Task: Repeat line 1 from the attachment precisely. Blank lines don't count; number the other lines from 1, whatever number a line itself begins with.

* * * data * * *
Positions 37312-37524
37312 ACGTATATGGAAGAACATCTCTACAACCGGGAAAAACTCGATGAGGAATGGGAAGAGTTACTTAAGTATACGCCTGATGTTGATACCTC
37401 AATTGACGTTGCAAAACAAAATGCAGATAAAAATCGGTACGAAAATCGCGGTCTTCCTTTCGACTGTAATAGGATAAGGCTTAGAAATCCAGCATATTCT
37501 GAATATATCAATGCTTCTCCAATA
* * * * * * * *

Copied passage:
Positions 37312-37524